City of the Incas

24 Jul


Macchu Picchu, Lost city of the Incas, rests on jagged peaks,jutting out of the green valley like a broken jaw. On the first morning We rose at 3.30am and joined the crowds picking our way uphill in darkness. Only the first 400 gain entry to ‘Waina picchu allegedly the best view of the ruins, and so we pushed on, lugging backpacks stuffed with filming equipment. People stopped to rest, some threw up, most sweated and fought for breath. Though Dan and I made it in time, earning the much sought after stamp. We entered the ruins before sunrise, with the mountains still shrouded in a thick grey mist. pointing the camera across the valley, we captured the white sun rising over distant mountain peaks. The Mist began to disperse, revealing vast tooth like mountains beyond; the scale was immense. As the sun reached higher the Inca ruins emerged from the mist revealing stone walls, trapezoidal windows and serrated rooftops. 


We filmed the ruins and captured people swallowed in the morning mist, ducking behind ancient walls. Small birds chirped and fluttered in the cold morning air, a family of house martins nested under an old eave. At 8 We followed a soft mannered guide, who began every sentence with a inflected ‘please’ knitting his dialogue like an old aunt.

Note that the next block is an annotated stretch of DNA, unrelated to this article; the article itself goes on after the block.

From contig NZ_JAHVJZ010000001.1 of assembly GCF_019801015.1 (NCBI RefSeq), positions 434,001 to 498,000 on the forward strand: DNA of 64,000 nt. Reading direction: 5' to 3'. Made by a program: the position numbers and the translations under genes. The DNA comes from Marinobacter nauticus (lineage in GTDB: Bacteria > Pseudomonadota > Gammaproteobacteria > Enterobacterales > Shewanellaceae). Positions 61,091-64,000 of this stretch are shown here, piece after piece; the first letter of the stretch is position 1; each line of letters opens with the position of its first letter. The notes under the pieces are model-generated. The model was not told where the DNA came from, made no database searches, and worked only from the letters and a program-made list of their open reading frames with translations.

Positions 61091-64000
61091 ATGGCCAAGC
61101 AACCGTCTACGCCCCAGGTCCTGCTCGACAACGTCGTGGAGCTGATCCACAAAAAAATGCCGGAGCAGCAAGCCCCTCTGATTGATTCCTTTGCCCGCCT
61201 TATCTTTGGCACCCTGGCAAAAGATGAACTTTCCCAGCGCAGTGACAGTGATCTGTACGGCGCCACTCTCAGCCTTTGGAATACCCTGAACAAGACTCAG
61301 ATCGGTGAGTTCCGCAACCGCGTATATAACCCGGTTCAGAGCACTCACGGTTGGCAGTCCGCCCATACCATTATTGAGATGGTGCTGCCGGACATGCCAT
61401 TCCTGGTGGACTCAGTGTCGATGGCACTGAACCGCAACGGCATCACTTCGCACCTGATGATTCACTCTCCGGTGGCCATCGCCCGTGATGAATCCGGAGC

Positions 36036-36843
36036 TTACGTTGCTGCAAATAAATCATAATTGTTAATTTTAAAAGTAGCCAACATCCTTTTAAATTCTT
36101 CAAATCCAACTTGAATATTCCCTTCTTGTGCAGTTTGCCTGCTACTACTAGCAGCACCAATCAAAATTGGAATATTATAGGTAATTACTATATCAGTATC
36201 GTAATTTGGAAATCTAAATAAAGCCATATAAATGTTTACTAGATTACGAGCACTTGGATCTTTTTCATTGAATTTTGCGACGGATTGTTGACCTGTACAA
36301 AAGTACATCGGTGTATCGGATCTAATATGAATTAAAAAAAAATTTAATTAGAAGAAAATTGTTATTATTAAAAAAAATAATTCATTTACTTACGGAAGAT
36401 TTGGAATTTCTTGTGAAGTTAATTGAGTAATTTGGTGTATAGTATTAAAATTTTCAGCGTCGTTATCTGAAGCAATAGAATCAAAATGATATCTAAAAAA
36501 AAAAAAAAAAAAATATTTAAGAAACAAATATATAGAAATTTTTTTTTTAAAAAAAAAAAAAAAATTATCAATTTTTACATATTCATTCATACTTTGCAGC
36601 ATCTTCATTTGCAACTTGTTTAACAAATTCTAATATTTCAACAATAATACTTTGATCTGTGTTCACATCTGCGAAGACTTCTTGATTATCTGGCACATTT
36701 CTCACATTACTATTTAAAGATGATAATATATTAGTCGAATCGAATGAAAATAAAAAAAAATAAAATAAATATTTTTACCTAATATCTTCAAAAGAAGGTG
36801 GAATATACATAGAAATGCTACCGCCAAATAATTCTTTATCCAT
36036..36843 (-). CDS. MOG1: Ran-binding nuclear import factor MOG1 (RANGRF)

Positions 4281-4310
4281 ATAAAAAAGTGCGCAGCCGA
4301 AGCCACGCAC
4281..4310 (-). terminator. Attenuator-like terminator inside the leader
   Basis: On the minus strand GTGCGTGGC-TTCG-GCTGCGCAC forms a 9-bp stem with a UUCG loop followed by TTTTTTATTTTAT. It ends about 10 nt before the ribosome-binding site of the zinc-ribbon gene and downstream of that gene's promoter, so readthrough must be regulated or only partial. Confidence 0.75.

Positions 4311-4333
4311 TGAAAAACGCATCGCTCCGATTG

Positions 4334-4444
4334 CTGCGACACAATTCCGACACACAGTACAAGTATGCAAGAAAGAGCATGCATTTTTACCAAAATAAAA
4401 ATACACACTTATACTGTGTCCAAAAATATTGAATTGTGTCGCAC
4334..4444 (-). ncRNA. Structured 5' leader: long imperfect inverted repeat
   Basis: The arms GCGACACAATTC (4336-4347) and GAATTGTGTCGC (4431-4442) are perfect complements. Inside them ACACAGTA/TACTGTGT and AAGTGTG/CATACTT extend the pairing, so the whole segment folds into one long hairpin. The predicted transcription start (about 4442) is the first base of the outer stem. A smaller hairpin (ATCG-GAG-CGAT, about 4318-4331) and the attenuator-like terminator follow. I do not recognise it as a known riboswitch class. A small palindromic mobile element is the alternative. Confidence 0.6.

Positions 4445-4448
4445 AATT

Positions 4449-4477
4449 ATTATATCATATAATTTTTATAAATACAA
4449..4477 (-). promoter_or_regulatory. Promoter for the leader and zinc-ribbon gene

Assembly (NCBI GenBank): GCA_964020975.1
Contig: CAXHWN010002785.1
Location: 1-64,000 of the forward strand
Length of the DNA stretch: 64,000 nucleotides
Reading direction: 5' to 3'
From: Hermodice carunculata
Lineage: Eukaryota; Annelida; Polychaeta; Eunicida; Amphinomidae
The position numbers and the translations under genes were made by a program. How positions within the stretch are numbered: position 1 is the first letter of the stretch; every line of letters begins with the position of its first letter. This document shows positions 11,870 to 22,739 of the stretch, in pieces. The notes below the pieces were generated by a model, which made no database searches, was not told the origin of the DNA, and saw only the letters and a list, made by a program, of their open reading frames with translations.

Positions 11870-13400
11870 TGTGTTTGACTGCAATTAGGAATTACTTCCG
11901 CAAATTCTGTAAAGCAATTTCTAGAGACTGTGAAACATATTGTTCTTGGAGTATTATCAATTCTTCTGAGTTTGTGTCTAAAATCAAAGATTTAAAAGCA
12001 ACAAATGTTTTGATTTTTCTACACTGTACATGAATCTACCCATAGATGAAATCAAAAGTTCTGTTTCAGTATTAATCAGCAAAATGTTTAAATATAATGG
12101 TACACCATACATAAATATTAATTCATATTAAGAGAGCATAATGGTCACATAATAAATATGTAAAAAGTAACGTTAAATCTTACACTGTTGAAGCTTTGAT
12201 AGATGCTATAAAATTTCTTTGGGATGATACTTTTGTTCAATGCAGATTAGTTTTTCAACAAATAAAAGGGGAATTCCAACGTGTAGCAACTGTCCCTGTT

Macchu Picchu, as it turns out was not an enclave for nobility, nor an Inca stronghold. It was a small farming village which survived the wrath of the Spanish merely by it’s impossible location, unknown to the conquistadores. It housed between 200 and 500 people and once the Inca empire was destroyed it returned to the jungle, like an old ship sinking slowly to the sea bed.

In 1911, an American archaeologist Hiram Bingham, searching for Urubamba; an ancient Inca city, stumbled upon these ruins. Although it was known to local people and for many years was inhabited by two families He immediately declared the site to be the lost city and began a clearing and restoration project. Soon it became apparent that the ruins were not Urubamba but valuable nonetheless and thus became a place of national interest, it’s discovery offering many insights into the Inca way of life. The Incas, remember, did not write and so many details of their lives and beliefs must be guessed at..

At 10 am we climbed up Waina Picchu, which literally means ‘young peak’. Hiram Bingham named the area himself, using Quechua, the language of the Incas. It is like a huge sail rising 1,000 metres out of the valley. Ancient stone steps, worn smooth by a million feet, wind up to a narrow peak. We struggled, stopped frequently to catch our breath and gripped tightly to the rock face to haul ourselves and our backpacks up a few more feet.

To reach the top we crawled through a narrow tunnel, under low hanging rocks, emerging in stark sunlight. The gorge was a gaping green mouth yawning a kilometre below..

At the top We rested. Lunch was a can of tuna, an avocado and a croissant; one of the finest lunches I can recall. I sat in silence and looked across the gorge. Others arrived. There was a sense of weightlessness, people were floating..

Later that afternoon as we descended, I was giddy at the sheer edges falling away from us.. I was tired, awed and satisfied; Sleep beckoned.

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